Most fanzines were periodical. In a constant flux, new ones appeared, to flourish or limp for a few issues and disappear. Some specialized in neophyte literature of the field; others were periodicals of debate. Some represented the interests of an intra-communicating subgroup of Fandom; others, one person's thought and writing. Some followed jagged editorial policies; a few set standards of excellence for a decade.
Fanzines had a fairly standard physical form. Most had printings of between 50 and 200 copies, and were indifferently mimeographed on hand-cranked machines in basements somewhere, or at the office after-hours. Some were jobs of excellent craftsmanship printed in hand-set type, or by the Gestetner mimeo, which at the time was the highest-quality inexpensive mass-reproduction system available for amateur use.
Most "one-shots" were distributed to a specialized extension of some standard mailing list. Some periodicals had their individual lists, and were also sent to anyone requesting them. (Constant and intimate reference to each other among fanzines kept this system of requests functioning fluidly and actively.)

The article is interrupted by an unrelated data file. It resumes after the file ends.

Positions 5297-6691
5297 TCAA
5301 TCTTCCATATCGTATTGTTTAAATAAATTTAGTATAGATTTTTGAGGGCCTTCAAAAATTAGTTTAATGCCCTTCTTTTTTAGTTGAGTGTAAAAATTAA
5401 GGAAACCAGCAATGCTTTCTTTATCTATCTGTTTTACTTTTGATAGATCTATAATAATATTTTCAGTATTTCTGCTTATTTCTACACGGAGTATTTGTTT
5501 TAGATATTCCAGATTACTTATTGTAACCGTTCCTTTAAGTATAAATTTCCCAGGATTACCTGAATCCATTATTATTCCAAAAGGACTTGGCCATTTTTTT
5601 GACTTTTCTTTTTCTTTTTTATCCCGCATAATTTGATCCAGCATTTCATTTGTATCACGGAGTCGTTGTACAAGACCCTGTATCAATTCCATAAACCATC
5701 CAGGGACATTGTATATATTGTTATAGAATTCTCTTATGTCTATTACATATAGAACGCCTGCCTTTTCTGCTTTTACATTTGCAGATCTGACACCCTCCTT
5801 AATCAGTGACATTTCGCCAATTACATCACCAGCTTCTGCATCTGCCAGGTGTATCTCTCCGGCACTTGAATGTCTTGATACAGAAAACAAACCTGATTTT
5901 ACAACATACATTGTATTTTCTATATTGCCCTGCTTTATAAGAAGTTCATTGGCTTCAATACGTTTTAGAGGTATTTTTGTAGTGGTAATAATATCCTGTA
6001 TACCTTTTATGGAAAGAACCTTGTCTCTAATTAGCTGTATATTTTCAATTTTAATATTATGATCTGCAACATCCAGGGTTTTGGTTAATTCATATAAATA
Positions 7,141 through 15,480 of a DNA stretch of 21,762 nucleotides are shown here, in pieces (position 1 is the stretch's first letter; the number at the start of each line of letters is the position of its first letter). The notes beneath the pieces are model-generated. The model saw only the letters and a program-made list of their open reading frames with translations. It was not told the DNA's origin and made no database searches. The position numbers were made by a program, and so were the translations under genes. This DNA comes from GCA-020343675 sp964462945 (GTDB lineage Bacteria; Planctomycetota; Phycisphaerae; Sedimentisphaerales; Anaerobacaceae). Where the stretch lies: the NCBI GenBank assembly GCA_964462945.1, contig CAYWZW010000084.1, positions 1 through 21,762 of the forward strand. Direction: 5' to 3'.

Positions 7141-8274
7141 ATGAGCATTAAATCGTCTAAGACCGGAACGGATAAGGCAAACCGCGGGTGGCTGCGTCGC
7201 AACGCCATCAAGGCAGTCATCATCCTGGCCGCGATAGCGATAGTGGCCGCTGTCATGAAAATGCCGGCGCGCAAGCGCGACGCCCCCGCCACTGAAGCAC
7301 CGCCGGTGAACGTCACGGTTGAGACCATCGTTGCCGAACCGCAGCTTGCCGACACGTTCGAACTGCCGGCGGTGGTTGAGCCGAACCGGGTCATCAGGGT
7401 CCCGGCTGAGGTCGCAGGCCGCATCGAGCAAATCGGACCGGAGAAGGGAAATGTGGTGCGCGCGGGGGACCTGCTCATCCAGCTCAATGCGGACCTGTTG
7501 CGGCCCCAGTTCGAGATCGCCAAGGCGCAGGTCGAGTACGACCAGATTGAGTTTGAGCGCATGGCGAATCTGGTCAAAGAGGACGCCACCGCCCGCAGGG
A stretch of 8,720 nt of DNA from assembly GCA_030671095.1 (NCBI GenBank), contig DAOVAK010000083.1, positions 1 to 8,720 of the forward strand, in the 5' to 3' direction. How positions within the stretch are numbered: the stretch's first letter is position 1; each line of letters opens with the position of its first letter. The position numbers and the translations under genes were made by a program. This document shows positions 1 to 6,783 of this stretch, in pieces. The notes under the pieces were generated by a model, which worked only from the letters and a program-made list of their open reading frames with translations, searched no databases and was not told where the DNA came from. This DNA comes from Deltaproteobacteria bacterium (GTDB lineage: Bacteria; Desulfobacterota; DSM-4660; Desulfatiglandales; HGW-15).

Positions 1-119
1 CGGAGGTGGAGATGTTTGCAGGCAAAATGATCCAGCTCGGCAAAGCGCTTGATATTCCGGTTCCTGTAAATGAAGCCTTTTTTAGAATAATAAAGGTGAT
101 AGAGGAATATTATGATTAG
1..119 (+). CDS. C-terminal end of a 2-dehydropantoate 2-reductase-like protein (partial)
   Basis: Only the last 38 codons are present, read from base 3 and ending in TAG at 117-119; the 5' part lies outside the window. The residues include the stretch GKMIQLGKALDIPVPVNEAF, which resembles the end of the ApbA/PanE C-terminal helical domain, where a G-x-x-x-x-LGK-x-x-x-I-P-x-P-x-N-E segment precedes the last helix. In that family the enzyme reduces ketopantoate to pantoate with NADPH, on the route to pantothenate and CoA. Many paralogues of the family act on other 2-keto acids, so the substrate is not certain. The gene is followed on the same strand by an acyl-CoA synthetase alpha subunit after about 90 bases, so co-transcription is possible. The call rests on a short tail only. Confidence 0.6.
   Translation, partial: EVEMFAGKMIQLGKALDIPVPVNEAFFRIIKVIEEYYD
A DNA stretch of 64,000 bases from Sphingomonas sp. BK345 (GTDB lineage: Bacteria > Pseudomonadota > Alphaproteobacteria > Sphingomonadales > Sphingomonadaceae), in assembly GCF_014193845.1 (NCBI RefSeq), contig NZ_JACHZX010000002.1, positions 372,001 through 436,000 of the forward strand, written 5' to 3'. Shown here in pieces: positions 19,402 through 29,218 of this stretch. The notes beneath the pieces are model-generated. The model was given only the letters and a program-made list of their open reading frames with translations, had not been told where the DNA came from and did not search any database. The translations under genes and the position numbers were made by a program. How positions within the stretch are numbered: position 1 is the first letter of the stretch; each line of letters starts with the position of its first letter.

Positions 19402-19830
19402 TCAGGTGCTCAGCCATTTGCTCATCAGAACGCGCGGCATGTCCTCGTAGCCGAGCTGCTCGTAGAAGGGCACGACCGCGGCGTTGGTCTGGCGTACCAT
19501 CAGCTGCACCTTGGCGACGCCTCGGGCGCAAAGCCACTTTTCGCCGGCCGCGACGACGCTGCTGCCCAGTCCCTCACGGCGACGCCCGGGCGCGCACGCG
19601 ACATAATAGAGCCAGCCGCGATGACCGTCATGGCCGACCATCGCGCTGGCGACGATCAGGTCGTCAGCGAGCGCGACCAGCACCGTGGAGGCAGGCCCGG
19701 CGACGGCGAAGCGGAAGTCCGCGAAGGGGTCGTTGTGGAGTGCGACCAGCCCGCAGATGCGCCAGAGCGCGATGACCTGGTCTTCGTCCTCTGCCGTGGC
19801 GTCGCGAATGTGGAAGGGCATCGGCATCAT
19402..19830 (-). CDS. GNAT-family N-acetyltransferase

Other periodicals were organized into more elaborate distribution pools -- e.g., the Fantasy Amateur Press Association. FAPA had about 120 members, of whom maybe 40 contributed regularly to the quarterly mailings, each of which included these regulars and about 30 more fanzines on an ad-hoc basis. Every three months or so, your FAPA dues would bring you this thick motley bundle of multi-papered fanzines, mailed from some central assembly point (which rotated regularly among various clusters of members in the country).
Faced with maybe a thousand pages of mailing, you would sort out the fanzines you followed regularly and respected, the one-shots of friends, and whatever else looked interesting, Some reference might turn you on to something you missed last round. And you in turn might write in reaction to something in the mailing and distribute it the next mailing in some friendly fanzine or as a one-shoter.
So, by the mutable medium of the fanzine, several thousand people, organized in depth around an open-ended subject field, were joined in a loose, active communications system. They were connected, not by a central publication, but by a delicate shifting network of overlapping information spheres. Within this network, the specialized common language of Fandom evolved, without wiping out local dialects, assimilating new components naturally from the network's variegated inputs. Since the network was generated by many autonomous centers, it formed a public free economy, in which standards of taste, relevance, and competence were highly individual and competed on an open market. And the decentralized quality of the network also provided the space and freedom for the development of intra-communicating social and intellectual sub-groupings.
Refinement of the Model: A Computerized Fanzine